The Third Man is a novella Greene wrote as preparation for the screenplay for the Orson Welles movie (which I now must see). It's a mystery about an author of cheap western novelettes, Rollo Martins. He goes to post-war Vienna at the invitation of his childhood friend Harry Lime, only to find when he arrives that Lime has just died in an automobile accident. The story is rife with mistaken identity and suspense; and there's a girl, of course.
I actually gasped about halfway through, if that tells you something. It's very good.
OK, let's make our English teacher proud and discuss what The Third Man is really about. It's about identity. Rollo Martins writes under a pen name; he assumes the name of another author; and he is described by the narrator as having two disparate personalities, one 'Rollo' and the other 'Martins'. That's four identities for Mr. Martins. In addition he assumes the role of the sheriffs he writes about in his books when he sets out to investigate his friends' death. Then he discovers that Lime was not the person he thought he was; he is disillusioned. He confronts Anna, Harry's girlfriend, who tells him that knowing more about Lime doesn't change their relationships about him; he was who he was, not merely who he was in relation to themselves. But Rollo's identities are defined by others - or does he define them through his actions?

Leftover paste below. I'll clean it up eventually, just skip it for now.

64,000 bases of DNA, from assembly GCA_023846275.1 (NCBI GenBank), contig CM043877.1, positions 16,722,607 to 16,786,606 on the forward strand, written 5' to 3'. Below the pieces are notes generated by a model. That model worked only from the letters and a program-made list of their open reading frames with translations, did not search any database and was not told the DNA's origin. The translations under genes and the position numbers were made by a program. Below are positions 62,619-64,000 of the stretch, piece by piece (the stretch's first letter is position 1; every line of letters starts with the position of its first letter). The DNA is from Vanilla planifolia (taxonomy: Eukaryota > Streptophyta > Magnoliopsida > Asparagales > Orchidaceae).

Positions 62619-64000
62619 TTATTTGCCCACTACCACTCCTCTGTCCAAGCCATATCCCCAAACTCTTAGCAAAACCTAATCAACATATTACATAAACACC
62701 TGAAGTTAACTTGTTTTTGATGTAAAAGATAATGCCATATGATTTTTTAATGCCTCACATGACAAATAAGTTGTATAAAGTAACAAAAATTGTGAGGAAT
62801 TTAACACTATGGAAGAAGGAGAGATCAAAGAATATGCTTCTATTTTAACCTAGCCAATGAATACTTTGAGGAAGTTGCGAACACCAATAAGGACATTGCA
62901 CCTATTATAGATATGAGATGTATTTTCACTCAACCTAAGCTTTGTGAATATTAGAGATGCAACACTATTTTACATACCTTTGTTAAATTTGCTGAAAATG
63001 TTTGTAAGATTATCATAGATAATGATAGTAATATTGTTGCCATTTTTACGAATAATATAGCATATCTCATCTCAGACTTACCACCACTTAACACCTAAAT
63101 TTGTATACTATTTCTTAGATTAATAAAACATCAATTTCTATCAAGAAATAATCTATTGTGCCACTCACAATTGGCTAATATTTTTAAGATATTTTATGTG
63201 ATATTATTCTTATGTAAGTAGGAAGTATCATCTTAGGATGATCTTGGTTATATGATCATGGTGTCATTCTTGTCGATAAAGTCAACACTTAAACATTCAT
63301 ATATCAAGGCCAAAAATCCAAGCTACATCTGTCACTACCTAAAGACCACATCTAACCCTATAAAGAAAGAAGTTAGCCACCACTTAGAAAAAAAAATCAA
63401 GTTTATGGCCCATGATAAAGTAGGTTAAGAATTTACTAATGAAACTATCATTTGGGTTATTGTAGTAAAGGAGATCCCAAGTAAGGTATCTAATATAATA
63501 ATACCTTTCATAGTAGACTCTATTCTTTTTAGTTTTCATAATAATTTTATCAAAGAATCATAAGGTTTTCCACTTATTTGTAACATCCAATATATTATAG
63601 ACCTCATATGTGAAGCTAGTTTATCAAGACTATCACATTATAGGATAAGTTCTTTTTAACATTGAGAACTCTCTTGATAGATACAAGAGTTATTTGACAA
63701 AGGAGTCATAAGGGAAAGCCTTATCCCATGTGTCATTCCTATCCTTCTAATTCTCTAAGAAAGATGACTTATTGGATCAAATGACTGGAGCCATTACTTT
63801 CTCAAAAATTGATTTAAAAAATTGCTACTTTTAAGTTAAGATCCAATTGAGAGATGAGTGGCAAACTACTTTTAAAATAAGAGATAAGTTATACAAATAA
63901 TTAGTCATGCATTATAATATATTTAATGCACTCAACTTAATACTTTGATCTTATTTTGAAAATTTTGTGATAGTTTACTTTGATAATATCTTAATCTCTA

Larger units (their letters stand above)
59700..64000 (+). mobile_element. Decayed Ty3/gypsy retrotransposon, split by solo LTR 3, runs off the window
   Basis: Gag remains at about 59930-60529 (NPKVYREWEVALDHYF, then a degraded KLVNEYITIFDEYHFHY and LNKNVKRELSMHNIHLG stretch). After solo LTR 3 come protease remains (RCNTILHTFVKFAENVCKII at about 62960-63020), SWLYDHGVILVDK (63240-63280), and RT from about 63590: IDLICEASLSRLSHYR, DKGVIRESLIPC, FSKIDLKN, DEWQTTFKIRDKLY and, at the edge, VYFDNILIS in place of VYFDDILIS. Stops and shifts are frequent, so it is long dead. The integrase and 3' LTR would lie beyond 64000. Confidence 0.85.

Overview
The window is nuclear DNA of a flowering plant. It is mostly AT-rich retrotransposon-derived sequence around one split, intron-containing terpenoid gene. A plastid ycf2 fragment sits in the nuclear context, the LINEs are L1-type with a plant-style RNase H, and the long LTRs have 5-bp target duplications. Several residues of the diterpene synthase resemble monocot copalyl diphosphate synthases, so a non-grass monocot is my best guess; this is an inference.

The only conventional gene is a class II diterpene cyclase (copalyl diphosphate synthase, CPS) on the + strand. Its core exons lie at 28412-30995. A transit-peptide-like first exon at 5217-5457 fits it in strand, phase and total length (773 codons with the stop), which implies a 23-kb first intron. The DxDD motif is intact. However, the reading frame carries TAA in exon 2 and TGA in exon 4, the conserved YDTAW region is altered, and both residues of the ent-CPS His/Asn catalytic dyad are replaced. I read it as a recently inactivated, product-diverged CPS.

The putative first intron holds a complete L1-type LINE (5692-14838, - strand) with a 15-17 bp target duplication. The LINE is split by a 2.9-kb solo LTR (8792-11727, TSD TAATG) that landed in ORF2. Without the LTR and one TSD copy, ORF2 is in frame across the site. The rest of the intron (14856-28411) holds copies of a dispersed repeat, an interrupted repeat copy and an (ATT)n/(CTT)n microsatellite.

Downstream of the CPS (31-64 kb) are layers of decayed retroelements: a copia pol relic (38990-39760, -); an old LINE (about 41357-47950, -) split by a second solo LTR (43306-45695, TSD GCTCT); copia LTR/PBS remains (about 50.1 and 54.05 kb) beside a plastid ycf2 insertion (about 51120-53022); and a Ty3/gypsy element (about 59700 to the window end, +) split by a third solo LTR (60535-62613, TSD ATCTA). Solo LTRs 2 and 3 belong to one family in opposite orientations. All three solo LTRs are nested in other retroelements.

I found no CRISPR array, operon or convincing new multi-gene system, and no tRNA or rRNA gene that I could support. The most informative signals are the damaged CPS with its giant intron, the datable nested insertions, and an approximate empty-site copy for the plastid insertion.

Damned if I know. I'm tired and going to bed.